The business tycoons (or Founding Fathers of our economy) of the Gilded Age; Andrew Carnegie, John D. Rockefeller, Jay Gould, Cornelius Vanderbilt, & J. P. Morgan lived at a moment of riotous growth — & real violence — establishing America as the richest, most inventive, and most productive country on the planet.
Those who worked in their mills noted "a widespread feeling of unrest and brooding revolution." Violent strikes and riots wracked the nation through the turn of the century as if they wanted a carnival revenge.
For immediate relief, the urban poor often turned to political machines providing useful services but often stealing from their pockets.
*Large businesses are more efficient, leading to lower prices.
*Large amount of workers.
They can produce goods in large quantities.
*They can have the resources to support expensive research and invent new items.
*They have unfair competition.
*They sometimes exploited workers.
*They are less concerned with where they do business and pollute the area.
*They have unfair influence over government policies affecting them.
The Gilded Age 1878-1889(Gold on the outside, but not on the inside)
*While industrialists amassed great fortunes, society was tainted by political corruption and the gap between the rich and the poor grew.
*The business tycoons (or Founding Fathers of our economy) of the Gilded Age; Andrew Carnegie, John D. Rockefeller, Jay Gould, Cornelius Vanderbilt, & J. P. Morgan lived at a moment of riotous growth — & real violence — establishing America as the richest, most inventive, and most productive country on the planet.
*Those who worked in their mills noted "a widespread feeling of unrest and brooding revolution." Violent strikes and riots wracked the nation through the turn of the century as if they wanted a carnival revenge.
*For immediate relief, the urban poor often turned to political machines providing useful services but often stealing from their pockets.
Notes # 4
*Analyze social issues affecting women, minorities, children, immigrants, urbanization, and philanthropy of industrialists.
*Analyze the causes and effects of changing demographic patterns resulting from legal and illegal immigration to the United States.
*Identify the effects of population growth and distribution on the physical environment.
*Describe the optimism of the many immigrants who sought a better life in America.
*Discuss the Americanization movement to assimilate immigrants into American culture
The Immigration Process
*The journey to America was often difficult, immigrant passengers traveled in steerage (a cramped, poorly ventilated area below decks).
*Millions of immigrants were processed through Ellis Island in New York or Angel Island in San Francisco.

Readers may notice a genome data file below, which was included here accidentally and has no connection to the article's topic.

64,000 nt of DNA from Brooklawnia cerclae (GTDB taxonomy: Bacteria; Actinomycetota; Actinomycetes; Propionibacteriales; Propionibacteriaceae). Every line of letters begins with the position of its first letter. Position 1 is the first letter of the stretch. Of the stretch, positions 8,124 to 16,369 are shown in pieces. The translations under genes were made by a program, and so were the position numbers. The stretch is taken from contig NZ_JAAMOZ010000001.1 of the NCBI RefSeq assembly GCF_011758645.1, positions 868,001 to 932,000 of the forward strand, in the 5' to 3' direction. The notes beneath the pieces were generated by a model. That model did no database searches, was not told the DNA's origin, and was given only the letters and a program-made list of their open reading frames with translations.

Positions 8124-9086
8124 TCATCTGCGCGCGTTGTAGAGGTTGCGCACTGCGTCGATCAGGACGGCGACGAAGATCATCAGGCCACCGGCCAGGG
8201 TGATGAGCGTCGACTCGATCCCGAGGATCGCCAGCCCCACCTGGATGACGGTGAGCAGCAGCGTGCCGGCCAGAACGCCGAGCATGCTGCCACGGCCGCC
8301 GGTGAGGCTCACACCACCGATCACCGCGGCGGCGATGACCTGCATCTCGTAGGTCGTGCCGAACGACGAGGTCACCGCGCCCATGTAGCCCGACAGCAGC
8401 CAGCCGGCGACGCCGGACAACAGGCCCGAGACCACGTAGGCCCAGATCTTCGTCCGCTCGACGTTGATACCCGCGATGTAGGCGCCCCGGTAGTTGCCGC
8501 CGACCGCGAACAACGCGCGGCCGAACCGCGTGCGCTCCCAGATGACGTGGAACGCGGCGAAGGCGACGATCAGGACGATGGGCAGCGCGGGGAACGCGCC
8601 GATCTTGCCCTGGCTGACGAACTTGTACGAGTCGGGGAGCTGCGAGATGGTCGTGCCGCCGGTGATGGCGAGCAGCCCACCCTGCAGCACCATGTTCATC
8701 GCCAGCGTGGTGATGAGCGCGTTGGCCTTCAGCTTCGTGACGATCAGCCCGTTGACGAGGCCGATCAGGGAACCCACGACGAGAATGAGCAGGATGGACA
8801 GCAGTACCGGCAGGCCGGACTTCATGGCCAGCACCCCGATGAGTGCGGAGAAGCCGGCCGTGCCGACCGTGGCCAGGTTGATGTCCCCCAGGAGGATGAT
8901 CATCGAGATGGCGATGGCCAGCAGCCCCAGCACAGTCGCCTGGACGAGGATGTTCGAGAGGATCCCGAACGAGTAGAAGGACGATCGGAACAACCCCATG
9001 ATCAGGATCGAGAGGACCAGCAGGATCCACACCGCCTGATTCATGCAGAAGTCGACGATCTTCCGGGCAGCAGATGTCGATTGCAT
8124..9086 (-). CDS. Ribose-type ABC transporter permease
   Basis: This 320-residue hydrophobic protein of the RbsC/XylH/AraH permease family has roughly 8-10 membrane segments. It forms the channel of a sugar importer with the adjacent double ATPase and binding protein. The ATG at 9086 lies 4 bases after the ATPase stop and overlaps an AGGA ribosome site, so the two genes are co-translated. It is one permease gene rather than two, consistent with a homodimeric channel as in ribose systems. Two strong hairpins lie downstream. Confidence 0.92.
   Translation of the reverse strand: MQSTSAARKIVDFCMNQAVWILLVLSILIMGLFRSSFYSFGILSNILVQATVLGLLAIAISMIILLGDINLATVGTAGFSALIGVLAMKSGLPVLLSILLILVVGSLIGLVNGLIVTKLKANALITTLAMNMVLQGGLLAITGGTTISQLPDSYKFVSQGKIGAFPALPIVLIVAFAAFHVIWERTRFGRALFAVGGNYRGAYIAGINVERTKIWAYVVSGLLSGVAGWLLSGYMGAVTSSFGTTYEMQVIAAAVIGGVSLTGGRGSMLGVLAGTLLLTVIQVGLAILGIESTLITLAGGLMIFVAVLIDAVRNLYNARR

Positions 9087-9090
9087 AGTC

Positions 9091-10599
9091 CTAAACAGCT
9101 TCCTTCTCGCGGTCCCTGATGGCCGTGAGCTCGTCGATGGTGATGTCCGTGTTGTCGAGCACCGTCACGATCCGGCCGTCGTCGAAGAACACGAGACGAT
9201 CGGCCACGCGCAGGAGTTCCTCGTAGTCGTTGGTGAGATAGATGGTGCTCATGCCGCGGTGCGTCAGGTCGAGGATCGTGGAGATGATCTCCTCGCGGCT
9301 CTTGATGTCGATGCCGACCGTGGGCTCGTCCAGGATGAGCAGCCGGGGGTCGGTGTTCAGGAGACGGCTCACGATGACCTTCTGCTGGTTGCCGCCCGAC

*Immigrants were interviewed and inspected, any immigrant with serious mental or physical health problems were deported, but most passed inspection.
*From 1891 to 1910, 12 million immigrants came to the US to escape poverty or persecution; many hoped to make money and return home and buy land.
Why Europeans Immigrated to the US
Large populations of immigrants caused urban growth in ports of entry and cities with heavy industry.
High urbanization left cities overcrowded and congested.
Problems created by growing cities lead to inadequate public services, transportation issues, overcrowding, and racial and social tensions
Life of the Poor
Life of the Poor
Life for those in poverty in the late 1800’s usually was marked by crowded living conditions, long hours and poor sanitation.
Most were forced to live in rundown, poorly built apartment buildings called tenements, 4-6 stories usually housing four families on each floor.
Tenements were known for poor sanitation, terrible smell and a lack of privacy and safety, different immigrant groups created distinct ethnic neighborhoods where each group could maintain its own language, culture, church or temple, and social club.
Urbanization occurred around industrial centers.
Overcrowding increased as workers populated cities in search of jobs.
Urban pollution and sanitation problems worsened
Air pollution became an urban problem.
Shifting patterns of immigration increases nativism, Americanism, and racial tensions.
The New Working Class
In the Gilded Age a class system emerged based on wealth and power.
In the late 1800’s thousands of African Americans moved north in search of jobs, but even in the north black workers were given low paying, dangerous jobs – The Great Migration.
The number of American female workers doubled between the years 1870-1890 and number of laborers under the age of 16 also doubled in this time.
Throughout the 1800s child labor became a large part of the work force employing children as young as 6-8 working in coal mine and cotton fields under extreme conditions. Few laws passed to protect them